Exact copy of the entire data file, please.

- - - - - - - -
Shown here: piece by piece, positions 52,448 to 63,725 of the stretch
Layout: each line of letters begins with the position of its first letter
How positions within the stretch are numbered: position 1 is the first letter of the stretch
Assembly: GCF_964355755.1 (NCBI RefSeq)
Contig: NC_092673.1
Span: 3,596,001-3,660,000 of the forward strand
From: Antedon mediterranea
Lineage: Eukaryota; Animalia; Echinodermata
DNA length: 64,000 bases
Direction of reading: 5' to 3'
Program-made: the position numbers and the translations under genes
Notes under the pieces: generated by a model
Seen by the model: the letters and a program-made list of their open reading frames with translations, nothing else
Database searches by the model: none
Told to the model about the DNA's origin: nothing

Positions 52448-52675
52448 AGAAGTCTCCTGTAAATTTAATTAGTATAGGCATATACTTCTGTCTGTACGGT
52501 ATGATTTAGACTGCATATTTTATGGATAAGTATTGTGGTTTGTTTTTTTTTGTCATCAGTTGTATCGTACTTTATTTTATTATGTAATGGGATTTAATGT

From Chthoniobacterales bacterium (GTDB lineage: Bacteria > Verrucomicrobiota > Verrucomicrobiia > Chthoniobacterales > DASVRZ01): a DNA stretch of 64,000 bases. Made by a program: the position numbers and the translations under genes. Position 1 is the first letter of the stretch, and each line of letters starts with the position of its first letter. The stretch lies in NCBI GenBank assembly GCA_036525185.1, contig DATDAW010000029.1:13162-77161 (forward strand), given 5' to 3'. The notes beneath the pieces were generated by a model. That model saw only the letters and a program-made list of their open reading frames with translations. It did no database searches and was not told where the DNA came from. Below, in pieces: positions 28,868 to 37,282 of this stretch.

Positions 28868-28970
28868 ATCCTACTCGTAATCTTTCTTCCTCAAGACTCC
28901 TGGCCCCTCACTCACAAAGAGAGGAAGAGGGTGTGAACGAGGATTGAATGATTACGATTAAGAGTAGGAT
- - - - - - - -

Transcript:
Shown here: piece by piece, positions 52,448 to 63,725 of the stretch
Layout: each line of letters begins with the position of its first letter
How positions within the stretch are numbered: position 1 is the first letter of the stretch
Assembly: GCF_964355755.1 (NCBI RefSeq)
Contig: NC_092673.1
Span: 3,596,001-3,660,000 of the forward strand
From: Antedon mediterranea
Lineage: Eukaryota; Animalia; Echinodermata
DNA length: 64,000 bases
Direction of reading: 5' to 3'
Program-made: the position numbers and the translations under genes
Notes under the pieces: generated by a model
Seen by the model: the letters and a program-made list of their open reading frames with translations, nothing else
Database searches by the model: none
Told to the model about the DNA's origin: nothing

Positions 52448-52675
52448 AGAAGTCTCCTGTAAATTTAATTAGTATAGGCATATACTTCTGTCTGTACGGT
52501 ATGATTTAGACTGCATATTTTATGGATAAGTATTGTGGTTTGTTTTTTTTTGTCATCAGTTGTATCGTACTTTATTTTATTATGTAATGGGATTTAATGT

From Chthoniobacterales bacterium (GTDB lineage: Bacteria > Verrucomicrobiota > Verrucomicrobiia > Chthoniobacterales > DASVRZ01): a DNA stretch of 64,000 bases. Made by a program: the position numbers and the translations under genes. Position 1 is the first letter of the stretch, and each line of letters starts with the position of its first letter. The stretch lies in NCBI GenBank assembly GCA_036525185.1, contig DATDAW010000029.1:13162-77161 (forward strand), given 5' to 3'. The notes beneath the pieces were generated by a model. That model saw only the letters and a program-made list of their open reading frames with translations. It did no database searches and was not told where the DNA came from. Below, in pieces: positions 28,868 to 37,282 of this stretch.

Positions 28868-28970
28868 ATCCTACTCGTAATCTTTCTTCCTCAAGACTCC
28901 TGGCCCCTCACTCACAAAGAGAGGAAGAGGGTGTGAACGAGGATTGAATGATTACGATTAAGAGTAGGAT